HaSizzle ties it all together on debut studio EP ‘Hey Friend’ | Music | Weekly Gambit


With his new EP “Hey Friend”, HaSizzle wants to show people that whatever they think they know about him, there is a lot more.

“I’m an artist,” says Hasan “HaSizzle” Matthews, “and people tend to forget I’m an artist. They just look at me as the guy bouncing the music when I do a whole lot more than just bouncing the music.

“Hey friend”, that was out this weekend, is HaSizzle’s first studio project – a surprising fact given his track record. He was make music and play for more than 15 years; released a number of live albums; has been sampled by Drake, Lil Nas X, Lil Wayne and more; has fans in Megan you stallion and Big Freedia; and chances are you’ve heard “Getcha Sum” around New Orleans a hundred times in the past year. A loving following has grown behind the musician and producer due to his charisma stage presence and unmissable twerking shows at Dragon’s Den.

But HaSizzle wants more.

“Timberland went live and was producing live, and he started sampling my voice, and I was like, ‘Oh, wow,'” he says. “And it’s so crazy that a lot of people – some people know this – but they still don’t know HaSizzle’s face. Doing this EP in the studio will open a door where people can see that “OK let’s take this guy seriously”.

The seven-track “Hey Friend” includes studio versions of several songs that HaSizzle has been performing live, some for years. “Bounce It Biggity Bounce It” and “Soulja” – a version of which was sampled by Drake for his 2016 song “Child’s play” — have been HaSizzle staples since the start of his career. Here, “Soulja” features a verse from Baton Rouge rapper HD4President.

HaSizzle opens the EP with “Bitch Don’t Play”, and later 3D Na’Tee and Kayla Jasmine from New Orleans appear on the song “Wanna Be Love”. Frequent HaSizzle collaborator Anjelika “Jelly” Joseph is featured on popular track “Getcha Sum” and recent single “Wine,” and the EP ends with her song “FYA.”

“’The wine’ stands out because it is different. It’s bounce, but it’s that reggae-like feeling of bounce,” says HaSizzle. “It’s a style that so many people have been trying to pitch to me for years.”

HaSizzle has always stood out for his voice, which he uses versatilely as an instrument, singing scat to machine gun cadences. On “Hey Friend”, we hear him sing and rap more. He chose to include more lyrics and voice work to prove a point, he says.

A while ago, HaSizzle says, he was listening to a hip-hop conversation on the Clubhouse audio app, when users started talking about bouncy music.

“They were talking about whether bounce music was suitable for hip-hop, and saying bounce was drag rap and so on and all kinds of things,” he says.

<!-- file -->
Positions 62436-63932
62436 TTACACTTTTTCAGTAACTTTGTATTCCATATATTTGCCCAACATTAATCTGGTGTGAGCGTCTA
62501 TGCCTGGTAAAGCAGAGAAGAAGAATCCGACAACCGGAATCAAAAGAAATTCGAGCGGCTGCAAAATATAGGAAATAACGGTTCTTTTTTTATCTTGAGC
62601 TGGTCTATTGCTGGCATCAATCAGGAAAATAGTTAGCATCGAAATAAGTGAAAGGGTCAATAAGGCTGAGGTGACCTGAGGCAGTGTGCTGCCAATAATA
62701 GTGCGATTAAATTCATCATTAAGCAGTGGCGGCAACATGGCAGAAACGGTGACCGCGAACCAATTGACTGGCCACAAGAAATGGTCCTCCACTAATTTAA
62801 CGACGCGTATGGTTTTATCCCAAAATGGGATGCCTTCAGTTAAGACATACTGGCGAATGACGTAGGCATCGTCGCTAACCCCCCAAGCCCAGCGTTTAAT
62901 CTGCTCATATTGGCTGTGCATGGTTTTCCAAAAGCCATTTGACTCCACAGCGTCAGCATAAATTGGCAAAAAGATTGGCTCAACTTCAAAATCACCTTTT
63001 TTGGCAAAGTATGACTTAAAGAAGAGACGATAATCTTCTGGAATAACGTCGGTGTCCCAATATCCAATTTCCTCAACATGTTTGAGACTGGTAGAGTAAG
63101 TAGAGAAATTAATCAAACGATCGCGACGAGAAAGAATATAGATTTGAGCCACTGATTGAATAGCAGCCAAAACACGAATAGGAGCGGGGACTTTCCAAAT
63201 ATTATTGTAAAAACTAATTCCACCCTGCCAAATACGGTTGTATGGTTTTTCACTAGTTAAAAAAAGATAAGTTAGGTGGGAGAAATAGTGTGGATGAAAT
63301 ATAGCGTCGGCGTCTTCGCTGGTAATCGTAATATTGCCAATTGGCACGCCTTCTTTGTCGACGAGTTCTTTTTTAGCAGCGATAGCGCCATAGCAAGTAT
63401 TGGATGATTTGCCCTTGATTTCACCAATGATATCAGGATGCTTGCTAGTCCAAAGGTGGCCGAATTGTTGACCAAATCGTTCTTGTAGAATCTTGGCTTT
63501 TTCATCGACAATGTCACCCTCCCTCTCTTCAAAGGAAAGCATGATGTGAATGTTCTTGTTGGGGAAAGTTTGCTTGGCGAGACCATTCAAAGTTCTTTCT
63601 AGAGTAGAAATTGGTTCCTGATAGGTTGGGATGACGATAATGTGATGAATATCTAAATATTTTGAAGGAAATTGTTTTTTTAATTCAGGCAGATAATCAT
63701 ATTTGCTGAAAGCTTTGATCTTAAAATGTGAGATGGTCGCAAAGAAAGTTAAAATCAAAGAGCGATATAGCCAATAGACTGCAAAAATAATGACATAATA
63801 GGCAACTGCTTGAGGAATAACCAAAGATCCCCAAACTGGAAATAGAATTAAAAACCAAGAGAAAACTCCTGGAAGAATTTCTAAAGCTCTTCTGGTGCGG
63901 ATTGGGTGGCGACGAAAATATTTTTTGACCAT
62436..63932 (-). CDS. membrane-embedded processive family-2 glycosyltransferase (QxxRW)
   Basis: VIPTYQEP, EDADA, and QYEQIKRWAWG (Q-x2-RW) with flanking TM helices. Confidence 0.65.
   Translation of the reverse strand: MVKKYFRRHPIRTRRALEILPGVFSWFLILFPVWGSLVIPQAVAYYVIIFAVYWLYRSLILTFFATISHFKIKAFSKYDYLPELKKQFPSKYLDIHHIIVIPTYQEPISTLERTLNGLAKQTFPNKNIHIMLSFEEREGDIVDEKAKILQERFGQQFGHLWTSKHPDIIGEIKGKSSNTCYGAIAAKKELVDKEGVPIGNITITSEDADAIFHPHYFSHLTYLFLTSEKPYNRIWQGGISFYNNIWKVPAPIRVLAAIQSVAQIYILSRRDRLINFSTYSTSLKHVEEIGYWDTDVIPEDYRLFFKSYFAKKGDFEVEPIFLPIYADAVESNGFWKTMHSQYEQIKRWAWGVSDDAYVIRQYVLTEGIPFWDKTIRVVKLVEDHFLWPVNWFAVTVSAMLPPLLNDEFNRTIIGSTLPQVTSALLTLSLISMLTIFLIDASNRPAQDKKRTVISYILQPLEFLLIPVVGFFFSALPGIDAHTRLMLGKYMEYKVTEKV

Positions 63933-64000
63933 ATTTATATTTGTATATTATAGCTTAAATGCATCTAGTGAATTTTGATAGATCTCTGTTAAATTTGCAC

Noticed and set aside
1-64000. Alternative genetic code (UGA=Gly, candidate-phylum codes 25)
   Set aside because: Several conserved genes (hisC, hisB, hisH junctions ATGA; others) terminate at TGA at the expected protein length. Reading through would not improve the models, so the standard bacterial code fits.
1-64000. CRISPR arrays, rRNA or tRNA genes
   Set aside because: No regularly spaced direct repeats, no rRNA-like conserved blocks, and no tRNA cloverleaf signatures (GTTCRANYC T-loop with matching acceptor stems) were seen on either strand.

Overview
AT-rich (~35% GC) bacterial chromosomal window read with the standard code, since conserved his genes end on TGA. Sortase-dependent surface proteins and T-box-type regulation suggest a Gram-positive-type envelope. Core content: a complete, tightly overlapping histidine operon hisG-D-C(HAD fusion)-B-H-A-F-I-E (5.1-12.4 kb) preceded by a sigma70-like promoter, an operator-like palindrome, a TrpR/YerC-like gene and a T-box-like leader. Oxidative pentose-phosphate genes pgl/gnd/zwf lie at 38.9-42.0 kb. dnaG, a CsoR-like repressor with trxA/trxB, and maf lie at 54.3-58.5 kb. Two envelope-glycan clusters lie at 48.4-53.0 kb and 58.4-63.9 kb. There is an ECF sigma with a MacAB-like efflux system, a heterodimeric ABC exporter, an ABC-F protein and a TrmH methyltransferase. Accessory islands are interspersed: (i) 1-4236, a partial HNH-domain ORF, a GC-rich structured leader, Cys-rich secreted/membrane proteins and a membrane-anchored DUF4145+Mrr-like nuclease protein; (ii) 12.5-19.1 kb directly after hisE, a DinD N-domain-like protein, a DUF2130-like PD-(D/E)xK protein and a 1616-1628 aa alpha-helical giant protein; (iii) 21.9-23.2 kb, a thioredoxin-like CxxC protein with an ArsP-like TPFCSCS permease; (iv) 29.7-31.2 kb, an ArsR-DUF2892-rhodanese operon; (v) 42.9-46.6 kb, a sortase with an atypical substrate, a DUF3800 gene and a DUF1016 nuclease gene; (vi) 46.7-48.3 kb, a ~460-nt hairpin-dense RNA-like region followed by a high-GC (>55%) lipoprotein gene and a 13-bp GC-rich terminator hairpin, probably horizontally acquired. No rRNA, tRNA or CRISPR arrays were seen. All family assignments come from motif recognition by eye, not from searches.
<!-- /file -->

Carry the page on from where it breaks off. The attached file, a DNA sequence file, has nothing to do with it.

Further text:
His name came up, and while people liked his music, users said he wasn’t “hip-hop enough because I didn’t write lyrics to their standards and like all these other rappers do.” , he adds.

“Once they said that, I was like, ‘Oh, well, let’s not use that I’m not ‘hip-hop enough’ not to be able to do that. I choose not to do this; I choose to do what works for me,” says HaSizzle. “With this studio EP, I wanted to let people see – OK, everyone’s sampling me, a lot of people don’t give me my credit, so I’m going to take all this negativity and wrap it all up: bounce, hip- hop, sample myself, everything. Whatever they said I couldn’t do, it’s to prove that I can do it.

HaSizzle got into his mom’s bouncy music listening to MC T. Tucker and DJ Irv while growing up around New Orleans, including on the Calliope projects. When he was in school, he was “the music guy”, walking in the band, playing trumpet and bass drum. “I would type on the desk and start rolling my tongue and imitating things I had heard from other rebound artists,” he says.

He began recording music in 2004, and “Bounce It Biggity Bounce It” and “Soulja’s” predecessor, “She Rode That Dick Like A Soulja”, followed in 2005. “Ninety-eight percent of the time,” says HaSizzle, he writes new music live and on stage. He’s always improvising, “and it might be the same beat, but something different hits me and I go with it.”

Over the years, HaSizzle has released several live albums, wanting to capture the energy of their live shows. His last, “The Voice 4: Church of Twerk,” came out in 2020.

“I try to get people who don’t dance to dance,” says HaSizzle. “My goal is this: we live once, and by living once, keep at least one memory of having fun and having fun.”

“Hey Friend” is now streaming on major platforms. Find more HaSizzle at hasizzlethevoice.com.

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